4. dana says:

    Glad you enjoyed it, but your review confirms every reason why I have no interest in seeing this movie.

  5. Clay says:

    Glad I helped save you the $10. 🙂

  6. Clay says:

    I think Kerrie’s on to something with her Austin Powers comment. In fact, I’d say a combination of Austin Power and Jason Bourne led to the death of the old Bond formula — the former by pointing out how absurd the conventions were and the latter by redefining the globe-trotting super-spy as dangerous, serious and angst-ridden.

  7. Dana says:

    So now you can throw away the old fun cliche Bond for the dark angst ridden cliche Bond. I’ll take the fun any day, and twice on Sunday.

  8. Clay says:

    I understand that sentiment, but be honest now… what’s the last really memorable Bond film prior to Casino Royale? For me, you’d have to go back 31 years to The Spy Who Loved Me. Of course the Connery films, released in the 60s, were all great (and less tongue-in-cheek than Roger Moore’s installments).

    The Bond films released in my lifetime have always been fun and forgettable, the cinematic equivalent of an amusement park ride. And that’s a perfectly worthy thing to be.

    But the reason I’m excited by this new direction is that these work for me as films, and as character studies, as much as entertainment. It’s refreshing to have a Bond who can really be hurt, and in more ways than one.

  9. Dana says:

    I can’t say that I have loved many of the Bond films, and certainly less so since ROger Moore retired. But, as you well know, I am not someone who cares much for the action genre, so for me to find it compelling, it needs to have more–whether that be humor or just a great plot. I found the last Bond film to have neither, and from what I can tell, this one is more of the same. Character study alone doesn’t do it for me, especially when that character spends half the film or more going through extended action sequences that bore me to death.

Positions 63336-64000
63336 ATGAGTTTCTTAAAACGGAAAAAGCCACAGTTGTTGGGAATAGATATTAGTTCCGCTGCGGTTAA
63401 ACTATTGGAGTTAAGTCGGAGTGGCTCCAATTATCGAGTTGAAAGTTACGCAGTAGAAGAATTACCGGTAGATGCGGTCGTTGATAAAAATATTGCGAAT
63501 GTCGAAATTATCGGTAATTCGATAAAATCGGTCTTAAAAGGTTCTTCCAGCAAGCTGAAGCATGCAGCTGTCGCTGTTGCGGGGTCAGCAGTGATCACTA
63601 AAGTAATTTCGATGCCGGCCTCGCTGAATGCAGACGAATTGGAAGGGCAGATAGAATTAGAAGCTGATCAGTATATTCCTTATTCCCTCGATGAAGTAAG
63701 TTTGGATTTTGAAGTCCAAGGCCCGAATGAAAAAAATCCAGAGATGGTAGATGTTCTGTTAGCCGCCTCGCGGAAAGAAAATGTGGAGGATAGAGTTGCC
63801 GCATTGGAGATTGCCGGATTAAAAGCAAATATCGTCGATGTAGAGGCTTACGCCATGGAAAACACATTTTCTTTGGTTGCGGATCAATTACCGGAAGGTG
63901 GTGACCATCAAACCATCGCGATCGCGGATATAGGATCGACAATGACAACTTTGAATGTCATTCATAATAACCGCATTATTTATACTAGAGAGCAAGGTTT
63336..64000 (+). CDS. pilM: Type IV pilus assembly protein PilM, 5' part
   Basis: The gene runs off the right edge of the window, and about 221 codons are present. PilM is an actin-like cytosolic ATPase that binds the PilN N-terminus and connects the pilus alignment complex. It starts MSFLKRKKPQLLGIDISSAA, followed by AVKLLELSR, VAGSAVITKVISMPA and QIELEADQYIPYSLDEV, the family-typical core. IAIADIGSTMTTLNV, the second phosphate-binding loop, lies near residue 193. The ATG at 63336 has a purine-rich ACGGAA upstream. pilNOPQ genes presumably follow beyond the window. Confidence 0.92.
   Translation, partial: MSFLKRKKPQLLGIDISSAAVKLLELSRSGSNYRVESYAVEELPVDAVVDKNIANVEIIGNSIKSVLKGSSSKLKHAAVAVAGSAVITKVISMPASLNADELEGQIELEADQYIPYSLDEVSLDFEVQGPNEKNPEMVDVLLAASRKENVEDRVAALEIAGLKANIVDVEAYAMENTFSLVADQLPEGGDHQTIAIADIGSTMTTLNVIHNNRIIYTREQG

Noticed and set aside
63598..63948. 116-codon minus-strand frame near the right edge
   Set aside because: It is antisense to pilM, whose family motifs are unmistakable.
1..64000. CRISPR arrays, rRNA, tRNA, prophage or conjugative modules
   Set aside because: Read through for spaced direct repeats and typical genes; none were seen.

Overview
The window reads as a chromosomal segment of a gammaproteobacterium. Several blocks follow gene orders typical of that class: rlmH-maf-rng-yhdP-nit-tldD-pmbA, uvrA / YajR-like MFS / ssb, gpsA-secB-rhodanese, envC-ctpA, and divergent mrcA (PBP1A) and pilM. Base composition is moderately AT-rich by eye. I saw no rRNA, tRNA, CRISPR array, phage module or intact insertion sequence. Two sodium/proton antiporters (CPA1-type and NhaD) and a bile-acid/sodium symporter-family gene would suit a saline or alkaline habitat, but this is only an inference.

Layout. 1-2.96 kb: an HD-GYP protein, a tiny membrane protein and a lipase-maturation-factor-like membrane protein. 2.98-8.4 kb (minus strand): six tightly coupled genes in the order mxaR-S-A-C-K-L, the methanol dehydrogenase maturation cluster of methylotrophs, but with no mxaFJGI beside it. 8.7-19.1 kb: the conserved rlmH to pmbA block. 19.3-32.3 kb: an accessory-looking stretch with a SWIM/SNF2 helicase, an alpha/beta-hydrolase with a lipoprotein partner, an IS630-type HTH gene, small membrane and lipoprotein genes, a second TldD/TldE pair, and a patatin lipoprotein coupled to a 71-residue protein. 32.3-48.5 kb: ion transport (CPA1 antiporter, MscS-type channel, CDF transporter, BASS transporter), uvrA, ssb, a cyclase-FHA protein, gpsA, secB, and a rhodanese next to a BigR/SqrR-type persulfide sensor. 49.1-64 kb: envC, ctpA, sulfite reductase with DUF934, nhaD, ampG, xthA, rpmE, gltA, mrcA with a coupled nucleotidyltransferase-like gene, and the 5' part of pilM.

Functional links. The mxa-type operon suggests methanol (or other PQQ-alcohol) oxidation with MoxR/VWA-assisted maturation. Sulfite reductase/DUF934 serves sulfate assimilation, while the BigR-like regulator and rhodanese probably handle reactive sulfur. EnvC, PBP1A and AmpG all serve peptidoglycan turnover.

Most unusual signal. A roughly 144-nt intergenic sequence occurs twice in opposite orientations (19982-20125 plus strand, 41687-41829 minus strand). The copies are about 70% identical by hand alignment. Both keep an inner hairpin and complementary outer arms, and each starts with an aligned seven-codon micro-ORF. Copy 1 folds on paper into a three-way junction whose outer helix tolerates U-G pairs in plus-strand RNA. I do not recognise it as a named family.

10. Clay says:

    Yeah, the new Bond (and Bourne) films are definitely not for those who aren’t fans of the action genre.

  11. Kerrie says:

    What I love is that the “new” Bond finds a way to blend all of these things in a way that makes me excited to watch (character study, action, comedy). There is definitely a character study here that never existed in the “old” Bond films and I find myself wondering when/how he becomes the cad that we all know and love. I’m enjoying this unraveling of the character and getting to know what makes him tick.

    I will say, though, that although I thought the scene with “Fields – just Fields” was comical, it did strike me as a bit out of place in the context of this new Bond. I guess that’s the first glimmer of what he will become, but I felt like there needed to be more space between the character we’re learning about and what he’s trying to resolve personally, and this witty playboy. The rest of the movie was really dedicated to the revenge angle and him learning the truth about Vesper, and I don’t think the film would have suffered without the introduction of this tryst.

    That said, I enjoyed this installment and the direction in which the series is moving.

  12. Amy says:

    Gone are the invisible cars and jet packs? 😦 May they rest in peace.

    Still, I’m glad to hear that Jeffrey Wright – THE Jeffrey Wright – is getting more to do, as I do love him. I’m not a huge fan of action sequences in general; Michael Bay symbolizes everything I hate about Hollywood. Still, I can appreciate a thrilling action sequence. I think, all joking aside, I do mourn the loss of the fun franchise that Bond represented. I fondly remember going to see “Bond” as a family, knowing we’d all laugh together and enjoy the ridiculously cool gadgets and that Mom would never have to leave the theater for fear that James would be tortured or harmed. I miss that. There are lots of great action films; the Bourne series certainly among them.

    I just don’t see why they had to go and take the fun Bond away. The Austin Powers spoofs made me just love the old Bond films all the more. Those weren’t plot flaws that made the films weaker; they were part of the absurd fun that made them so identifiable. And I don’t know about you, but I’ll take a cartoon villian such as Jaws any day. Freaky, disturbing and hilarious — what more could one have wanted from a classic Bond villian?

  13. pegclifton says:

    We saw the movie last night, and I was disappointed. Casino Royale was one of my favorite Bond movies (even after I returned to the theatre after the torture scene), because it had a story line. This one is too heavy on action and not enough on plot. I do like the new Bond, but I hope they don’t continue in this direction.